Thom Yorke vs Spotify: some thoughts…

Thom Yorke of Atoms for PeaceIts been a strange few days alright. I was in Dublin enjoying this fine band at Hard Working Class Heroes, then I was rushing home on Saturday as a close relative was hospitalised, and then on Sunday I was standing next to people dressed like this. Surreal? Just a little bit. And now, having had an enforced couple of days away from compiling the Daily Digest, I return to find… yet more news about Spotify, a company who I’m starting to think should be sponsoring the Daily Digest on the basis of their near-permanent presence on it.

I can’t deny that on some points I do feel a little conflicted. Given I’d expressed some reticence about Spotify’s “Follow” button last week, Yorke’s remark that “Spotify [are] suddenly trying to become the gatekeepers to the whole process” is one I struggle to disagree with. Equally however comments like “We don’t need you to do it. No artists needs you to do it. We can build the shit ourselves, so fuck off” are frankly pretty petulant at best and plain wrong at worst.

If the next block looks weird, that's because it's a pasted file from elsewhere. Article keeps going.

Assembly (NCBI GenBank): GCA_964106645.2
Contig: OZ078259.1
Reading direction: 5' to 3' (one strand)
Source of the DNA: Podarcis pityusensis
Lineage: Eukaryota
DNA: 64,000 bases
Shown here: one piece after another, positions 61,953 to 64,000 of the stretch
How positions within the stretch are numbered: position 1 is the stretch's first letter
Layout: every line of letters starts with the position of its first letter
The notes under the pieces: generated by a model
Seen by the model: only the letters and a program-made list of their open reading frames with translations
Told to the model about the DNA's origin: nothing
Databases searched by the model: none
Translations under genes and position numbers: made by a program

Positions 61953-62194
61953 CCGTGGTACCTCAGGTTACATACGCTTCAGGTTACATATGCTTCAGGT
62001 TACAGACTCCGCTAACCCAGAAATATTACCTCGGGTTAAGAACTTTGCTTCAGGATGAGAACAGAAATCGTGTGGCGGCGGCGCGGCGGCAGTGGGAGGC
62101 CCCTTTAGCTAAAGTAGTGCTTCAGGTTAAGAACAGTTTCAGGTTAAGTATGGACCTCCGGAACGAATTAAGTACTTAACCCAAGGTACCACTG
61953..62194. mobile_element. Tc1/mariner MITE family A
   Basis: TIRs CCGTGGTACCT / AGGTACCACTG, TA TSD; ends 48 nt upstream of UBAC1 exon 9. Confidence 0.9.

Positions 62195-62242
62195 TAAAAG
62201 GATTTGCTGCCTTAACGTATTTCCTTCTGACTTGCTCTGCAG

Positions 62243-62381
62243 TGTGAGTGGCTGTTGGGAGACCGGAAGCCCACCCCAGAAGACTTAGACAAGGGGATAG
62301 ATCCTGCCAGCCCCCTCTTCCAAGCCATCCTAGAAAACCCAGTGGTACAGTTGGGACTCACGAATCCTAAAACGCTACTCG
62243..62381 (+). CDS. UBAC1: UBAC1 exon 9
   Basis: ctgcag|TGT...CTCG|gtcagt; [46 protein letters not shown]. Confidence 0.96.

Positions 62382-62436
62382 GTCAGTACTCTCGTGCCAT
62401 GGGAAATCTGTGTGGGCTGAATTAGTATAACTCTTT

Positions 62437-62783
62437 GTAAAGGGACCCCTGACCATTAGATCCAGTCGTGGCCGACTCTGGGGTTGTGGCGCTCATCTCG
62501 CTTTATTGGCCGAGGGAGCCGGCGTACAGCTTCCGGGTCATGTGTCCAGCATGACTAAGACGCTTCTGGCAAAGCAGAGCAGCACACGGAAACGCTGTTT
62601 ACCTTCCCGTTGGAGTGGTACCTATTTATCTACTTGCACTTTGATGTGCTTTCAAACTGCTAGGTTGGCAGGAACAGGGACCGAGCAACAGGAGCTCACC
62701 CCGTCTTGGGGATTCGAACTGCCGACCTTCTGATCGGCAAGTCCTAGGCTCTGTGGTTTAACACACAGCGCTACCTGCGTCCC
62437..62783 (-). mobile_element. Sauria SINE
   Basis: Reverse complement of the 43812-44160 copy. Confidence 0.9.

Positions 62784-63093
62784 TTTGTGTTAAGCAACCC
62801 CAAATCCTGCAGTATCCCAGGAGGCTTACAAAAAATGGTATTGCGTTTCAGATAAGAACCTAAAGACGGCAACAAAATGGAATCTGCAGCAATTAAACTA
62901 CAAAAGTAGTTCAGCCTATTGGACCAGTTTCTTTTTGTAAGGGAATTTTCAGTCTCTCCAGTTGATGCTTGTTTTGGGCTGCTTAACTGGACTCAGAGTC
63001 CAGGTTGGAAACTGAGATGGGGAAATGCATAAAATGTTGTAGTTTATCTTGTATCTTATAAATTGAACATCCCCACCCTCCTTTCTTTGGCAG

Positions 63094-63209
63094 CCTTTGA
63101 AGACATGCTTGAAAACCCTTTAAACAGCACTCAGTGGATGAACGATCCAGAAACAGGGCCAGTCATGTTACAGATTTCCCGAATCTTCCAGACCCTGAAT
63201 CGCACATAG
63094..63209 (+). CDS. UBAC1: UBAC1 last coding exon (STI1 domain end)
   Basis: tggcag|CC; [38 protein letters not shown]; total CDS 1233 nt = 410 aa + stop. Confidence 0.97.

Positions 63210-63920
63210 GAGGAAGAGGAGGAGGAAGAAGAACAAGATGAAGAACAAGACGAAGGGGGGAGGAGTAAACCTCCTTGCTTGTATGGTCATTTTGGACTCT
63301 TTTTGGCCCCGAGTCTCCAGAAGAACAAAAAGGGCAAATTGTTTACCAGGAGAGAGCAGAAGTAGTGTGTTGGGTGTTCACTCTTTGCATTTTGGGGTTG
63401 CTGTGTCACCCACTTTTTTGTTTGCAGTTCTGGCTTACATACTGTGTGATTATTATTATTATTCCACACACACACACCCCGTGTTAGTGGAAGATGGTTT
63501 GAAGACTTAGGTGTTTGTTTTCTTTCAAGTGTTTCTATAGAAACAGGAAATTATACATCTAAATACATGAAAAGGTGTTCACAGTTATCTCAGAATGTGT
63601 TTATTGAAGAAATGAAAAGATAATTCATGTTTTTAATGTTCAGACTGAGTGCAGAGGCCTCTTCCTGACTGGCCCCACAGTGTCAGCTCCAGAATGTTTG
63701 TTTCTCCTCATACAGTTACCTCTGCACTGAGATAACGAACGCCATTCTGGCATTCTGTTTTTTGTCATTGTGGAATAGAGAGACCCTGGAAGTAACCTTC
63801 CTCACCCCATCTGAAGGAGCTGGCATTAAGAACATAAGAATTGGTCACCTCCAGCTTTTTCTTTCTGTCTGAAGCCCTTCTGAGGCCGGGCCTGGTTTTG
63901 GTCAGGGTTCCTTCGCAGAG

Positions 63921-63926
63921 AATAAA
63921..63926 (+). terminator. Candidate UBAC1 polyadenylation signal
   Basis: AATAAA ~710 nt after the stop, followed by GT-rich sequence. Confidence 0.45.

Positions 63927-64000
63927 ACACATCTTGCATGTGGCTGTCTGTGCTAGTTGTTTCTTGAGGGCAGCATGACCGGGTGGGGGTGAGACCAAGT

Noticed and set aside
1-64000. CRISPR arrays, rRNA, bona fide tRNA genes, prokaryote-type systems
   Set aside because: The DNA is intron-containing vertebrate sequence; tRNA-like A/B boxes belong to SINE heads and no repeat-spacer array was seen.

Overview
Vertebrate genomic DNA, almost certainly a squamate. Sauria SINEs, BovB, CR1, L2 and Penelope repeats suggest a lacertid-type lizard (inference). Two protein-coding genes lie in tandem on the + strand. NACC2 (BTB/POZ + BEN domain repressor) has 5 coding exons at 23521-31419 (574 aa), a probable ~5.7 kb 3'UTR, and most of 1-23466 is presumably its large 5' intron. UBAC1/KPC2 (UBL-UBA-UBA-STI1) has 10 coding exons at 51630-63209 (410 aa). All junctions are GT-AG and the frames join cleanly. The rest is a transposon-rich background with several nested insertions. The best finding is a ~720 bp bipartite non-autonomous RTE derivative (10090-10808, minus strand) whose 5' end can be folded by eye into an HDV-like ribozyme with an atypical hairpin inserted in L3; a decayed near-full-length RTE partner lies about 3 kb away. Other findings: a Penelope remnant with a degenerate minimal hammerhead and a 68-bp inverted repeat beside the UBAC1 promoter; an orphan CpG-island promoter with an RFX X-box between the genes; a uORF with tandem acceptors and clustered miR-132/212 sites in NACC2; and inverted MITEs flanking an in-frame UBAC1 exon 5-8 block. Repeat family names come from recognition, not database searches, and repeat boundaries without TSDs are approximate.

Here’s the thing: Spotify are just doing what any company will do. If not them, then Rdio, Deezer, Google, Beats or any of the other competitors. And if its not any of them, it’ll be someone else. That is just the nature of business. You can only change things by presenting an alternative of some kind. So, amid all Yorke’s comments of empowerment and how artists don’t need to do this, only one thing kept recurring in my mind: “do it then”. Because as long as you’re signed to XL, having come up via EMI’s pre-internet marketing machine, standing there criticising whilst offering nothing by way of a solution is once again starting to bring to mind images of Yorke and Godrich as Waldorf & Statler, parked on the side and heckling like all hell.

Don’t get me wrong: I think criticism is healthy (hell I’m doing it right now) but this debate either needs more people involved, or a fresh line. Without those, it will soon become a tired headline and interest will fade – at which point one could argue that Yorke may have done more harm than good by ensuring total apathy on the part of the consumer. So – will anyone else step up?

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